LONDON — A common challenge facing curators of straightforward scholarly exhibitions is the compulsion to prove the influence of artist A on artist or movement B. This often stretches credibility, as select examples are supported by some heavy lifting in the captioning. A Thing for the Mind at commercial gallery Timothy Taylor takes an altogether more creative approach to demonstrating influence, one informed less by strict historical evidence than by the curator’s creative interpretation based on painterly themes and similarities. It takes Philip Guston’s 1978 painting “Story” as a starting point to examine the myriad ways in which elements of this piece — stylistic, symbolic, or thematic — have filtered into the work of 12 select contemporary painters. Viewers may perceive the choice of Guston cynically, as a means of capitalizing on recent public controversy around his work’s exhibition. Yet so studious is the focus on painterly technique, combined with simple yet clear parallels between his and the contemporary artworks, that the show encourages visitors to think laterally about the discipline of painting. The result is a refreshingly genuine take on the theme.
It accomplishes this with succinct explanations that avoid dreaded contemporary art speak, though they occasionally veer into the grandiose. For example, Louise Bonnet’s “Untitled” (2020) is compared to Guston as being “interested in the lessons of cartoons as social satire,” drawing a parallel along this specific line despite the stylistic differences between Guston’s flat linearity and anti-realistic spatial composition and Bonnet’s “rich chiaroscuro evocative of the Old Masters.” The latter remark casually associates Bonnet with one of the most revered periods of art history. Despite this, it works as an entry point for understanding Bonnet’s deliberately grotesque, disturbingly disproportioned humanoid limbs. Likewise, it throws in that George Condo “owes a debt to Cubism; his bulb-eyed figures are layered in a network of fractured geometries, like instruments in a classical orchestra.” Again, the association with an artistic genre (strictly speaking Condo describes his work as “psychological cubism“) coupled with a categorically alternative metaphor audaciously asks viewers to think beyond such genres in finding commonalities. It is an exercise in thinking beyond the usual confines of art historical period and genre, and instead focusing on technique.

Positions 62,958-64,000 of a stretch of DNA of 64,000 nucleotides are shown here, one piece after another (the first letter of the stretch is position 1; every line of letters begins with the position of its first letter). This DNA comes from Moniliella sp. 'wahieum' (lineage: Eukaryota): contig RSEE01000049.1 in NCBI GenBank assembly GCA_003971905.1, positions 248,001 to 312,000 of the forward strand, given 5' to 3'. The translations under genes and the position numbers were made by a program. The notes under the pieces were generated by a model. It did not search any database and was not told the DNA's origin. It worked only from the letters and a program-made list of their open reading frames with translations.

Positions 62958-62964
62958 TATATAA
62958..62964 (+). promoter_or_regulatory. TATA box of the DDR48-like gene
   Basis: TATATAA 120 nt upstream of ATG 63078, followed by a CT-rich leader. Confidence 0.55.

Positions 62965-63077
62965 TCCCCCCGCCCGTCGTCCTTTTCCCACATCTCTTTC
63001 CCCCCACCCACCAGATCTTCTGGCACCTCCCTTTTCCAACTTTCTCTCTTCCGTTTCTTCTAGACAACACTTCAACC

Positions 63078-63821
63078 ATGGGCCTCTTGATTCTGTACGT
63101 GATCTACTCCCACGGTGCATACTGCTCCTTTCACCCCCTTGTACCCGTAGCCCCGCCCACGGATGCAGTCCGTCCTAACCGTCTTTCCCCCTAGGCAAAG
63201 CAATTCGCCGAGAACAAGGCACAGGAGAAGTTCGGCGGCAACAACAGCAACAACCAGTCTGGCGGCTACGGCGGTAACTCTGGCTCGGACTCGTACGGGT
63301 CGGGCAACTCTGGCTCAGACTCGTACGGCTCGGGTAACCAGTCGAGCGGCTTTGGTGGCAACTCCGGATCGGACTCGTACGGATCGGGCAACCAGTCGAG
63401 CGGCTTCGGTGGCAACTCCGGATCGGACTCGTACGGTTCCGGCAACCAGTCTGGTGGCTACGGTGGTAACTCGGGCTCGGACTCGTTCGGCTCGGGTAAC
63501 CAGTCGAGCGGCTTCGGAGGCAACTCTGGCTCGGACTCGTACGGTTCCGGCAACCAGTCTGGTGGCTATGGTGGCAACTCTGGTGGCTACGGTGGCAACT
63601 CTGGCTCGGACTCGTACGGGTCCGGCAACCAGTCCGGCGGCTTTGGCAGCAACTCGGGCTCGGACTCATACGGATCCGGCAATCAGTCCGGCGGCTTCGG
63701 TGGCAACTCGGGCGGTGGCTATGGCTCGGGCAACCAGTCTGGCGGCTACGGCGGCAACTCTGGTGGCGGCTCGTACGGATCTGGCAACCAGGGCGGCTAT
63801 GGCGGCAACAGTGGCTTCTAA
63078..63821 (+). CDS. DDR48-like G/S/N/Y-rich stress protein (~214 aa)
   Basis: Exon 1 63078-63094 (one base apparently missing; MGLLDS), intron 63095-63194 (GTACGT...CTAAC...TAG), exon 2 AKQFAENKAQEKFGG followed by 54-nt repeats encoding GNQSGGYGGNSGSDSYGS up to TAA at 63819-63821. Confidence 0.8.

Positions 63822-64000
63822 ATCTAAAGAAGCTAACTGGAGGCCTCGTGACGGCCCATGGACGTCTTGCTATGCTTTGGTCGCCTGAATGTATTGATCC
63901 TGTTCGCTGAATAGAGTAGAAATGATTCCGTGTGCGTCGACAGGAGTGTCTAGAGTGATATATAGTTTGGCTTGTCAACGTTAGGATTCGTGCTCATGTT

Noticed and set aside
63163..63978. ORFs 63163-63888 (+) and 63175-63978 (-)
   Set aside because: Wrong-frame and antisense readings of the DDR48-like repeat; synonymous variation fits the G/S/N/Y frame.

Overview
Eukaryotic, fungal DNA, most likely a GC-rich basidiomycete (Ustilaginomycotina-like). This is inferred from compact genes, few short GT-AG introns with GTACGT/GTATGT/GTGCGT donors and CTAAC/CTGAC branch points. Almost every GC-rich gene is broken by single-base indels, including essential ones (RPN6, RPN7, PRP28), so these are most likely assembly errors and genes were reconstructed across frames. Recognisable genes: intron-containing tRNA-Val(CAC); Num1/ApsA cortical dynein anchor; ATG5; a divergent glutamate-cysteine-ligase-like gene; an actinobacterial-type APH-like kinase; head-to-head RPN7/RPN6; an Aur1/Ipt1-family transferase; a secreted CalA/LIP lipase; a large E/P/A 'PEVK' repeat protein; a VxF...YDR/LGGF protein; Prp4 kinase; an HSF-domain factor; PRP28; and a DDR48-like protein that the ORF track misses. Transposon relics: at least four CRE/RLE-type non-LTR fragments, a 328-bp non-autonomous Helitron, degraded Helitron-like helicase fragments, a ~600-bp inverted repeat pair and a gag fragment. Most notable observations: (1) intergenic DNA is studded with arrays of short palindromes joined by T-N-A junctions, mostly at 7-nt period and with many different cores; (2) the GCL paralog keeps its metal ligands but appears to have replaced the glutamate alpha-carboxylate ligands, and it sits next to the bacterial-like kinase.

Similarly, we are invited to consider work by Walter Price through this technical prism while drawing connections to the mundane objects found in Guston’s work; the curator’s notes state that “the artist uses the brushstroke as a tool to abstract images from the news cycle and everyday life.” Conviction in these explanatory notes starts to waver in abstractions that suggest little or no coherent thought — it is difficult to square Armen Eloyan’s “Untitled” (2022) with the statement that the muddy daubs “adroitly [balance] dark humour with a searing existential vision,” or to see how Daisy Parris’s scrappy paint hatching is underpinned with “profound” words that indicate a “belief in a raw core psyche of shared human emotion.”
Among the established and emerging talent on display, it is Guston’s piece that packs the greatest punch. Guston makes the imagery more visually striking by sticking strictly to variations on red and blue; the bluntness and obtuseness of its iconography is compellingly mysterious, as disembodied fingers, pointing hands, and crude painter’s canvas float monumentally but awkwardly around each other in space. Its painterly surface is tinged with naiveté. What a rare pleasure to see his painting up close, where one can determine from the adulteration of pigment between layers that it was painted alla prima (wet on wet), therefore with a degree of vigor and speed. Considering Guston’s contemporary counterparts in formal rather than thematic terms, George Rouy’s “False Window” (2021) stands out for its range of interesting techniques, from dragging opaque pigments thickly across the surface to letting turpentine-thinned paint split.
A benefit of staging the show at a gallery is perhaps that the curators can take a more creative and personal approach to the subject of influence. By linking genres and styles sideways, the exhibition inspires viewers to think outside the box, as it were. And it is a fantastic state of affairs that a focus on painterly technique is very much alive and well in contemporary art.
A Thing for the Mind continues at Timothy Taylor Gallery (15 Bolton Street, London, England) through August 19. The exhibition was organized by the gallery.
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